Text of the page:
Search Beer Reviews
There are two ways to search for beer reviews on DBB
One way is to interrogate the database of more than 2600 reviews using the Database Search form below, adding as many or as few search criteria as you see fit.
A Database Search will return results from my reviews that existed on beeradvocate.com until May 2011, plus others that I recorded in different formats after May 2011, but that have now been incorporated into that same database. It will not return results from Blog Based Reviews that have not yet been entered into the database.
The Search Results appear underneath the Search Button on the Database Search form below.
Another way to find reviews is to use the site’s regular, WordPress search function, below.
It will return results for beers that have been reviewed on the site as blog posts since May 2011 (known as Blog Based Reviews), but have not yet been entered into the database, plus beers in the database. In short, this is a more comprehensive search, but also a less targeted (specific) one.
A collection of all of the Blog Based Reviews alone can also be found in the Blog Topic Archive menu to the top right, as a sub-menu item.
About Beer Review Scores
There are two scoring systems on DBB. The system used on any particular beer is dependent upon the review origin (above), i.e., whether the review is found in the database or as a Blog Based Review
Beers in the database are scored as per the old, beeradvocate.com scoring system that existed prior to 2011. At the time, beer were awarded a score of 1-5 (with 0.5 intervals available) for each of the following attributes;
Appearance, Smell, Taste, Mouthfeel, and Overall
Those five scores contribute to the old BA Total score which was a weighted average according to these %s;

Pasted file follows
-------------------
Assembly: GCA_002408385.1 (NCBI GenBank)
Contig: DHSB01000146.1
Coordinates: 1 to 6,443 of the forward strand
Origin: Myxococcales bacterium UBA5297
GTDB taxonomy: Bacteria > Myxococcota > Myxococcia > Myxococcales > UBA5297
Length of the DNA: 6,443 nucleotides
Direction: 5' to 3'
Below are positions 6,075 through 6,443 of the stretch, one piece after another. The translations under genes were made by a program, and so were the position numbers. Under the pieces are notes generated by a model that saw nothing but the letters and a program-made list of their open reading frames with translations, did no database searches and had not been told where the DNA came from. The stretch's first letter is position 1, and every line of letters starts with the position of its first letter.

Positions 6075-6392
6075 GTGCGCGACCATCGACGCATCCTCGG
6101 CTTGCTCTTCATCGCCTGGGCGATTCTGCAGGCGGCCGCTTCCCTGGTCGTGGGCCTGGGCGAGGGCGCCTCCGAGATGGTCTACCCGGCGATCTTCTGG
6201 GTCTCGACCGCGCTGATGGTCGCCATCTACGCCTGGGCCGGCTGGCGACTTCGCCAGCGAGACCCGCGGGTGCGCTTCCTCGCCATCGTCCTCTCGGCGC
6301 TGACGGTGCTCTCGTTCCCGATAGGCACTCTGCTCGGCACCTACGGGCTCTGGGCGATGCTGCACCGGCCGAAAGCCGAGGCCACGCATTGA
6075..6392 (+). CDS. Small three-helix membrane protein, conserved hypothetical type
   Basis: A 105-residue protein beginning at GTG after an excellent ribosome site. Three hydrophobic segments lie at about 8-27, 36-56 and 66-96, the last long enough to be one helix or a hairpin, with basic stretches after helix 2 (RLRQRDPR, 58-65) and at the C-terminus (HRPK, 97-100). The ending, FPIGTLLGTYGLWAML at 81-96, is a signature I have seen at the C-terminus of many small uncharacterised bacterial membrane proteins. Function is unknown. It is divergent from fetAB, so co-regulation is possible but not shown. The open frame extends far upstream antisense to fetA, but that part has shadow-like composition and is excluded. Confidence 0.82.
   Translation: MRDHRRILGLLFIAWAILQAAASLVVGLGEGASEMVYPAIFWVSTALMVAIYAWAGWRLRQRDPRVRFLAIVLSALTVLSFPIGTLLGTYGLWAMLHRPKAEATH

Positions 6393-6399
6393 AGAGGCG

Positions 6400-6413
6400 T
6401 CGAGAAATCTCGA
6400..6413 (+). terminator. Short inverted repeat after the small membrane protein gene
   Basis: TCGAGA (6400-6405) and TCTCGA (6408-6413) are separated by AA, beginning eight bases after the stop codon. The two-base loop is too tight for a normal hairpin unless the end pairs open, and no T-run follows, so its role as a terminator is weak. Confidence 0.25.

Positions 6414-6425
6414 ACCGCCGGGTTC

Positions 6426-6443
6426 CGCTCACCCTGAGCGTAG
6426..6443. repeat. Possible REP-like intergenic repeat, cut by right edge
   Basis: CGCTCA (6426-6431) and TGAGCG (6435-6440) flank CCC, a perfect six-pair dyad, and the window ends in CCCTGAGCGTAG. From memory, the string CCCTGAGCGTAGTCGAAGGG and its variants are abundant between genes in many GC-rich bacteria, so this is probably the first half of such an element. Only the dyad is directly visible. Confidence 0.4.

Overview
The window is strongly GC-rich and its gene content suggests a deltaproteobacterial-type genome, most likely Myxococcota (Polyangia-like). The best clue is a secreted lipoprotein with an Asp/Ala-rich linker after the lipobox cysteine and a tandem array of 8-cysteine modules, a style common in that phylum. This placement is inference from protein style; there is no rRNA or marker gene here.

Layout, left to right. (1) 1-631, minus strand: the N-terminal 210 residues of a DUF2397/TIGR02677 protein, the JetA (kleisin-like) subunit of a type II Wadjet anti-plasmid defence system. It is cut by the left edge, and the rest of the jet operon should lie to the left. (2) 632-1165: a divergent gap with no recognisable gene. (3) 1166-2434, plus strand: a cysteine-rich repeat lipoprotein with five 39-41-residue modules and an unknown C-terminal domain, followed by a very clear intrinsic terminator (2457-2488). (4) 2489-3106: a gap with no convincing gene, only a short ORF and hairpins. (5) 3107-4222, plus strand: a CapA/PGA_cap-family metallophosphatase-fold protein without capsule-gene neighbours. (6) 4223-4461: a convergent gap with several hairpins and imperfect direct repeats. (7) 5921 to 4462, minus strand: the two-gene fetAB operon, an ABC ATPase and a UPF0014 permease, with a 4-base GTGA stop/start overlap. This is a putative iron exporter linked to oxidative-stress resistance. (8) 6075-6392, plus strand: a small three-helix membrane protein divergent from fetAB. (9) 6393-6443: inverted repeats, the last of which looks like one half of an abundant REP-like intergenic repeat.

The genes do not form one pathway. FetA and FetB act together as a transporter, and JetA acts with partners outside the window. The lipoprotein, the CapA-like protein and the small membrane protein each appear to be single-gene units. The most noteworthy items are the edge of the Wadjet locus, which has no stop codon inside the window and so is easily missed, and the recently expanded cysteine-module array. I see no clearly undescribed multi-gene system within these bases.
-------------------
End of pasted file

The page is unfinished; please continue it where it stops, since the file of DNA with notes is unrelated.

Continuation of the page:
Appearance – 6%, Smell – 24%, Taste – 40%, Mouthfeel – 10%, Overall – 20%
Any beer that enters the database in the future will follow the same scoring system
Blog Based Reviews follow a different (but somewhat similar) scoring system to the database scores. The system is called “Ding Points”. The five attributes are;
Pour, Nose, Palate, Mouth and Global
Each is scored out of 100 (with 10 point intervals), which when taken together and weighted, give a final rating for the beer that I call the “Ding Points“.
Pour: How pleasing is the beer to the eye? Hue, including the appearance of the body, together with head (size and retention), lace, legs etc. 15% of ‘Ding Points’ final score
Nose: Does the aroma meet expectations? Can appropriate, distinct elements be detected? 15% of ‘Ding Points’ final score
Palate: Put simply, how does it taste? Great, good, indifferent, poor or just plain ‘yuk’. Are the requisite elements in the taste, what about the finish? 40% of ‘Ding Points’ final score
Mouth: How does the body of the beer, critically often in the form of the carbonation and viscosity, work in the mouth. 10% of ‘Ding Points’ final score
Global: What are the overall impressions of the beer? How moreish is it? A classic example of the style? Something that I would go back to? Something that I would recommend? How does the value for money stack up? Some (or all/others), will be considerations here. A catch-all category to add (or subtract) points. 20% of ‘Ding Points’ final score
Context of both Scoring Systems
It should be stressed that whilst the style of the beer is certainly kept in mind when rating, my reviews are certainly not an exercise in formally matching the attributes of a beer to any strict set of style guidelines. There is no specific consideration of BJCP style guidelines for example, for more than one reason.
Having said that, I do expect what it says on the label to have a fairly strong resemblance to what is in the bottle – that’s been a pet peeve of mine for years – and I feel it is a reasonable expectation. So while I am not judging beers against formal style parameters, beers that fall wildly outside what they claim to be, will likely perform badly in my ratings.